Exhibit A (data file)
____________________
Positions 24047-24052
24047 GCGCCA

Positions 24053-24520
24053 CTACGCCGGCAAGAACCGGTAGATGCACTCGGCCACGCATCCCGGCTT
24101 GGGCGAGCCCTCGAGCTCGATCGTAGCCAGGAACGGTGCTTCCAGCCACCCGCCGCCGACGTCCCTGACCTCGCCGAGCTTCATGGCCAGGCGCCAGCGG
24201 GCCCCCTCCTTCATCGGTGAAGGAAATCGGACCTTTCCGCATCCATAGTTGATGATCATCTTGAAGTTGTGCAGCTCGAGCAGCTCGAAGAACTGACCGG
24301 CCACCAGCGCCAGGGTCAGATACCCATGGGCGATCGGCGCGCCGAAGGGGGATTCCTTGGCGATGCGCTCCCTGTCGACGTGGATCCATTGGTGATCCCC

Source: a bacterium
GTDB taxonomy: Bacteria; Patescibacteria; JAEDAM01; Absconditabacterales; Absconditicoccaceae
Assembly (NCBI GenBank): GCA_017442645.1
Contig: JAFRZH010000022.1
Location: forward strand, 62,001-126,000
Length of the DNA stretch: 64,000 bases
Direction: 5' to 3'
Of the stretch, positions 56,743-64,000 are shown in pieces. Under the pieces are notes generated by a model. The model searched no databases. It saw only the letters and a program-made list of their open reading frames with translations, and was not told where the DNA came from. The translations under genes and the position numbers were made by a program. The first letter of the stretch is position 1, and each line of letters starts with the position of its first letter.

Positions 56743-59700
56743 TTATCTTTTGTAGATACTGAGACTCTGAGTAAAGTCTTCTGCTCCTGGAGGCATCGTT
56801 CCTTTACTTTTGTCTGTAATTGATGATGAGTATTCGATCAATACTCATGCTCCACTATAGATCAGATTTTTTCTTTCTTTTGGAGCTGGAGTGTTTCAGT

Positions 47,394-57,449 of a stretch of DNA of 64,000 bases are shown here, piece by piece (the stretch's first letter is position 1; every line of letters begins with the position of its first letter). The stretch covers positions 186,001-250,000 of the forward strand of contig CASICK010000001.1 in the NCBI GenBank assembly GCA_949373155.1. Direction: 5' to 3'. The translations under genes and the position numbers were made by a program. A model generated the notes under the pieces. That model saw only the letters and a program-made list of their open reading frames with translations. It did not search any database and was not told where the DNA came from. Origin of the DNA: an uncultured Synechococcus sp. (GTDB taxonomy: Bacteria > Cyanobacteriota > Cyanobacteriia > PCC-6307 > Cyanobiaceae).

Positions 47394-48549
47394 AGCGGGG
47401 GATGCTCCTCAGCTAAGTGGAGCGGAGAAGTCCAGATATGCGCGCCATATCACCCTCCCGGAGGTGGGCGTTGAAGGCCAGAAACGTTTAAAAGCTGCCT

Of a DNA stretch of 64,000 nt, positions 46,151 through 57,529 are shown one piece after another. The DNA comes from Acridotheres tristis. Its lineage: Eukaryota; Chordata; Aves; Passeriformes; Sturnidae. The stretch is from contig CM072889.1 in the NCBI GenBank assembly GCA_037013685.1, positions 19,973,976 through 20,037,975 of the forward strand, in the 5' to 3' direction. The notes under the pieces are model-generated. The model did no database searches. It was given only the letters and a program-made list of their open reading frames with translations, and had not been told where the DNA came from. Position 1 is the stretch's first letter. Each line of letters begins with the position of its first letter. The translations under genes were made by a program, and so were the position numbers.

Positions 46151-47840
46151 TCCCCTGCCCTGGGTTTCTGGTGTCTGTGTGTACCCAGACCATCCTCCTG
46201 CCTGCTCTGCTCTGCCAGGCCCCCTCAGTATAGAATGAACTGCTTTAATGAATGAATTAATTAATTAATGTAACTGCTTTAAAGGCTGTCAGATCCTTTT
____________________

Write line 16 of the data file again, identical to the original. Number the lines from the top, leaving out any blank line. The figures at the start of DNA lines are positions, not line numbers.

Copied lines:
Positions 56743-59700